On Thu, Jun 18, 2009 at 5:07 PM, Brian
If you go up a page from Milos’ detailed list there’s
a world map with
temperatures. This looks very like the old WeatherChecker output but I think
it’s really overlaid temp. numbers. The whole thing looks really good, but
pictorial form is what most people are used to digesting weather data in.
The page above is not maintained by bot. Bot is in the completed phase
related to the algorithm, but far from completed in relation to all
possibilities which may be added.
How hard is it to convert these detailed figures into
a map system that uses
image maps and can be drilled down into a more local form?
Configuration page for each place assumes geographical coordinates.
Because of using Sun-based and Moon-based icons, I had to calculate is
there a night or a daylight. That means that bot already has
everything needed for making a map.
About openstreetmap, which mentioned Bawolff: yes, it is fully
possible to connect it.
I’d expect to be able to go from World to one of our
regions (eg Oceania or Europe) and from there down to a country level (eg
Part of doing this would be altering the maps in some way to roughly mark
out the areas that can be drilled to. Take a look at the BBC news page’s
regional map for how they’ve done this. At regional level you’d want maps
with country outlines, hover text would then be good to see where the final
drill-down would go.
The most useful method for dealing with weather would be to have one
page per information; let's say: Template:Weather/London/pressure. I
started with that approach, but it took ~45-60 minutes just for Serbia
just for Wikinews in Serbian. So, I had to cut number of pages.
Note that the main problem is not processor power or Internet
connection, but: the process of changing one page, as well as
Pywikipediabot's waiting before changing the page. (Some time ago, I
tried to see how it would work if I remove that waiting, and it
doesn't work well: without waiting process of adding data into wiki
I have to check the next issues:
* Which amount of memory bot consumes.
* Which amount of CPU bot consumes.
* Which amount of Internet bot consumes.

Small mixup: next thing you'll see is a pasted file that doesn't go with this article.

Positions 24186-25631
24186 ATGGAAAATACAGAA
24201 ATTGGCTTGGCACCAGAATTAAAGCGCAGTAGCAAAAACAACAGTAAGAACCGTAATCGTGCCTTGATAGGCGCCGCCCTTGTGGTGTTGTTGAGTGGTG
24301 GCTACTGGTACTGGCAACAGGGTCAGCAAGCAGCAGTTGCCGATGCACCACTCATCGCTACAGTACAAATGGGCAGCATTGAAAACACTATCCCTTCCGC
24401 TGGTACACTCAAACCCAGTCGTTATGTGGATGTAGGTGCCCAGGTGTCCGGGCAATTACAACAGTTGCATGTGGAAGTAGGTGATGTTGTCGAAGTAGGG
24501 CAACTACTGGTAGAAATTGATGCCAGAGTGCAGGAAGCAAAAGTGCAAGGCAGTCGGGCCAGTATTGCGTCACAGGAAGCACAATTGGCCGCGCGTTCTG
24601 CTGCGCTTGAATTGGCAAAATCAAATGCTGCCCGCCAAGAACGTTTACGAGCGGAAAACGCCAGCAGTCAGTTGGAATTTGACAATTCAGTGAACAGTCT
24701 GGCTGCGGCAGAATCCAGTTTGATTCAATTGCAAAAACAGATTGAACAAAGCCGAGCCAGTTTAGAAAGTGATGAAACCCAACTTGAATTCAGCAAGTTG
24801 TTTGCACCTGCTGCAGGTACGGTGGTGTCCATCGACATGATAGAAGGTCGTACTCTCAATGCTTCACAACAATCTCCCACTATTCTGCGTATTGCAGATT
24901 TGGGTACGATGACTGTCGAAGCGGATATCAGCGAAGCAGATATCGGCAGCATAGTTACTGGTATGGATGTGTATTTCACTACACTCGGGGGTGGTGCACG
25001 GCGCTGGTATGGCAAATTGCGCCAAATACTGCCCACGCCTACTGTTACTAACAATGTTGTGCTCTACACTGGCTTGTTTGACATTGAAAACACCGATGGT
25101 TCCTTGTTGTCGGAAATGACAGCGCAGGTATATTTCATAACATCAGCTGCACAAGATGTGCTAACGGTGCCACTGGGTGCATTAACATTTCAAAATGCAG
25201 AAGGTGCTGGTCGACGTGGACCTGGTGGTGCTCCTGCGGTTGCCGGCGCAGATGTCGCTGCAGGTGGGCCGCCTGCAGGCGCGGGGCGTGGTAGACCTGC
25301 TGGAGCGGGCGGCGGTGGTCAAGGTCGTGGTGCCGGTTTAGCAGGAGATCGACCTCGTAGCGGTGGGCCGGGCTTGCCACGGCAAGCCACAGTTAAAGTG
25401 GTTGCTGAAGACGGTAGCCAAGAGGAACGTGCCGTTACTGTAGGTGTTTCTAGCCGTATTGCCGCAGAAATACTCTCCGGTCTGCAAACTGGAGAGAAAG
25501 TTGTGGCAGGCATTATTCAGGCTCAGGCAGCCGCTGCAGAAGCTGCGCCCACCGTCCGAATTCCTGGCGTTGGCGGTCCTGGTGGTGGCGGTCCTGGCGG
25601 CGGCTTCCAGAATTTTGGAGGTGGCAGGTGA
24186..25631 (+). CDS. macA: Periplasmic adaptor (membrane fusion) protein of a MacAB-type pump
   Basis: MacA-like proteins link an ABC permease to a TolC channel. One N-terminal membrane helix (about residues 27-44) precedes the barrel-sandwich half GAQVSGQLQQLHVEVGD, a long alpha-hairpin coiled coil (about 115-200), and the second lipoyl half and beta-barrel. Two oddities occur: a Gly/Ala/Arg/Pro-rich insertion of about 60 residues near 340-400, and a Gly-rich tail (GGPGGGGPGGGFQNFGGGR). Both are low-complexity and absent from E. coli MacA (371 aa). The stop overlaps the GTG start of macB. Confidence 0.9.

After that we'll have the picture what do we need to cover all of the
planet. If it is not possible, then we may make some priority:
Capitals of countries, cities with more than 1M of inhabitants and so
on. Wikinews in languages localized in [relatively] small (like
Serbian or Italian are) may cover those areas, too. Also, if someone
is willing to cover her or his own country, he or she may run bot(s)
for that country for all Wikinews editions.
Is this do-able? Are these sources as free as we need?
Is there scope for
cross-project collaboration? For the latter, it’d seem reasonable that
Wikipedia have the ability to look up temperature history and say which day
in a year was the hottest/coldest. For Wikiversity the data is a historical
record for any research purpose they can come up with, and we have a need
for it as news – if we do build a long-term record then there’s our ability
to analyse it for trends and such. Wikipedia with weather data is one
feature of Wolfram Alpha knocked off. Instead of fancy algorithms that
aren’t very good at parsing English queries you’d have lots of curious geeks
writing programs to query the data.
Sources are not free in the sense of sites, but they are free in the
sense of data. Actually, I think that there is some protocol for
sharing meteorological data, so we may use that protocol instead of
harvesting sites. At the other side, I think that all sites will be
happy because of linking them.
This sort of begs the question, where should the data
be held? We’re going
to want it cross-wikinews – do we need weather.wikinews.org? (Or even
) If so, and we have a good bot for it, could a WMF
server have the spare capacity to run the bot?
There are more efficient method for adding meteorological data than
putting it on the wiki. Even writing it into the file system is more
efficient than remotely adding data to the wiki. If we have WMF
support and one PHP developer, we may cover all of the world with just
Generally, I am for making templates.wikimedia.org
which would be used
as Commons is used. So, [[Template:Weather/London]] would point
firstly to the local template and then to the
"templates.wikimedia.org/wiki/Template:Weather/London". It would allow
a number of benefits: from putting weather data at Wikipedia articles
to making generic country/pop star/chemical element/... templates for
Lastly, one of the things I always find useful in a
weather map is isobars
with front markings. Rarely seen on TV now, you can quickly tell what
weather is going where and do your own half-day to day forecast. Do we have
enough data to produce these at any particular level of detail?
Actually, yes. Some work should be done and I'll need help for drawing
maps, but it is possible:
* I may draw lines according to temperature, pressure, wind and conditions data.
* I may calculate hourly changes, too.
But, I think that it would be good to have one meteorologist or
student of meteorology to explain to us some basic methods.
Some other possible features and needs:
* I may add astronomical data for current day: what is Moon's phase,
but where are Ganymede and Betelgeuse, too.
* I would like to see more systematized icons. So, someone who knows
to draw SVGs may help, too.
* I need the list of possible weather conditions.